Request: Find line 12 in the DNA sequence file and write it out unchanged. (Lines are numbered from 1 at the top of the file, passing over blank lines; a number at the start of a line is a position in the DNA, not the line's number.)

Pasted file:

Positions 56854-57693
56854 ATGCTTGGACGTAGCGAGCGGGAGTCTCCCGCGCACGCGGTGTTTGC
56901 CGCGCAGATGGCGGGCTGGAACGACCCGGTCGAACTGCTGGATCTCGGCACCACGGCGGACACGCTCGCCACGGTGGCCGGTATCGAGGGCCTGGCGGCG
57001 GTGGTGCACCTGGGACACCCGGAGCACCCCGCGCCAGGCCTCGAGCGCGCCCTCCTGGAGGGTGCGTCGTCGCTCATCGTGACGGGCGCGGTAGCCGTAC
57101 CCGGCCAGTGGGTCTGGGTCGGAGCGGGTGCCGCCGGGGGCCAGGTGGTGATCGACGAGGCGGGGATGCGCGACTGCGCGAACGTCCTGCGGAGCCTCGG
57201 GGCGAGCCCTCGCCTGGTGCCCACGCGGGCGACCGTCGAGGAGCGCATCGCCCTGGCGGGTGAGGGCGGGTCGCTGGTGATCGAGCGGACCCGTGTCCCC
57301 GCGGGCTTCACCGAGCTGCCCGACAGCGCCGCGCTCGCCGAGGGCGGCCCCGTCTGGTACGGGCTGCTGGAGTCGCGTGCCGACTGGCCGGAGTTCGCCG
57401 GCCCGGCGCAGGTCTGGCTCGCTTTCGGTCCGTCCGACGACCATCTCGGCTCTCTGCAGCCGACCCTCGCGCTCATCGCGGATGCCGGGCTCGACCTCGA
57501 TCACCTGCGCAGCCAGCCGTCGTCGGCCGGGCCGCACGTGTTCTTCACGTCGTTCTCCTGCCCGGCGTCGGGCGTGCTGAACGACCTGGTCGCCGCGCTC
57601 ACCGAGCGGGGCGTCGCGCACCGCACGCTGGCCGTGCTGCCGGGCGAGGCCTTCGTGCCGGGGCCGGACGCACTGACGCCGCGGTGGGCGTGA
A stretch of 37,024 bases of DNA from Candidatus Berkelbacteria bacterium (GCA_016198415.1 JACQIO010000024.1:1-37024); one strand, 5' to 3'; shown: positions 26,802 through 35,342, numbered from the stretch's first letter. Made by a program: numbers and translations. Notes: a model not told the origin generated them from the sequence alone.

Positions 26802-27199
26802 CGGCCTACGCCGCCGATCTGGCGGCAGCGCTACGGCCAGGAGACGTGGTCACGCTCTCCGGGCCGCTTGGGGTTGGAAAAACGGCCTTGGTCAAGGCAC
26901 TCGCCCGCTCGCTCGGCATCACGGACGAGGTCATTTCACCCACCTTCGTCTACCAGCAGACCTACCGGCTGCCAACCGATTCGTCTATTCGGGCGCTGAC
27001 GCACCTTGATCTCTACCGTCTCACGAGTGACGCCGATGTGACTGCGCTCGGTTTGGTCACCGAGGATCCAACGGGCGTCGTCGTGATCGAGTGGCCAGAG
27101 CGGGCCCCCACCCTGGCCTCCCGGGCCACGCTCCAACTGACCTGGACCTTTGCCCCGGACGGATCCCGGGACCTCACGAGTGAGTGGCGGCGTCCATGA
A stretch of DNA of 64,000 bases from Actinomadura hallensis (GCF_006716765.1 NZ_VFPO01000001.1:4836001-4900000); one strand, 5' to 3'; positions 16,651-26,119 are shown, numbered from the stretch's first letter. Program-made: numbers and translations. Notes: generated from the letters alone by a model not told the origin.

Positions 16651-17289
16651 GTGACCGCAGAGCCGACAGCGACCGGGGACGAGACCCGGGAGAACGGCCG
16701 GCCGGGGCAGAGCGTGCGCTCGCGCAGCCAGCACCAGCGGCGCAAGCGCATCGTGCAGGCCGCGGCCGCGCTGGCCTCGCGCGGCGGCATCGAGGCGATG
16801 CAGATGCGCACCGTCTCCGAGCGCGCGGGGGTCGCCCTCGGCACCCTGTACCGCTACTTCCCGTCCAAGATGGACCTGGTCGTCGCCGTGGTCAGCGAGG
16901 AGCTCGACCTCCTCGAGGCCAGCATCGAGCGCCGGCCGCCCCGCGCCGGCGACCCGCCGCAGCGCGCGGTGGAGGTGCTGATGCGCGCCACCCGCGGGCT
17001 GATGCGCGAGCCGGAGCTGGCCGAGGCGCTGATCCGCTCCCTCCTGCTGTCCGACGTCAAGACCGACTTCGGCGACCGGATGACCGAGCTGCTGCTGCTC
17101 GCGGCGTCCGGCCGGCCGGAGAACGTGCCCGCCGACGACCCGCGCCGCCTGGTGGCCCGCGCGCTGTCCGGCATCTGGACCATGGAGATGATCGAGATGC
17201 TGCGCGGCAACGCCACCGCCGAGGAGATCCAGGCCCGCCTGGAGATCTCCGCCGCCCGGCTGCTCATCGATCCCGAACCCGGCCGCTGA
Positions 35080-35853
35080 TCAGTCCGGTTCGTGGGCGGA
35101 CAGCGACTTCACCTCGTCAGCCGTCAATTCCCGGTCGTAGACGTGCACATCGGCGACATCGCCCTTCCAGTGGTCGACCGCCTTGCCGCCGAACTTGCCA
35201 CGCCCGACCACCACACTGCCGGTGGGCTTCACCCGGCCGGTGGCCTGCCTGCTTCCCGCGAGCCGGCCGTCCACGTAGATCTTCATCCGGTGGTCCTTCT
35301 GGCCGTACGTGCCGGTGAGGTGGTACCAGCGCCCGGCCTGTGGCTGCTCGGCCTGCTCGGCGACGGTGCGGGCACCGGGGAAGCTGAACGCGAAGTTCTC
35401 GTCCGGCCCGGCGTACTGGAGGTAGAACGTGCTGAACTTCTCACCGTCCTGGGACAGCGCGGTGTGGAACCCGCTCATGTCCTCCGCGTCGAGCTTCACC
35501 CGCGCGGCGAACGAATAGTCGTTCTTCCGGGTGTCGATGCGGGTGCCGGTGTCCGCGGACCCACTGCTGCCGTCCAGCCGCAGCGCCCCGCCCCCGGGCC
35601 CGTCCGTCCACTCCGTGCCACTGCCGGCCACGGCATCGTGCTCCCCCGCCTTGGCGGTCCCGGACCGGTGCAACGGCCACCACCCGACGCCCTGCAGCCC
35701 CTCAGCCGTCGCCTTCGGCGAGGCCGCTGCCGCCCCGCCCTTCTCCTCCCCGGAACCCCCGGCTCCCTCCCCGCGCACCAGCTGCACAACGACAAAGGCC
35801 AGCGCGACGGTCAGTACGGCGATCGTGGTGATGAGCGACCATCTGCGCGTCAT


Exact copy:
Positions 26802-27199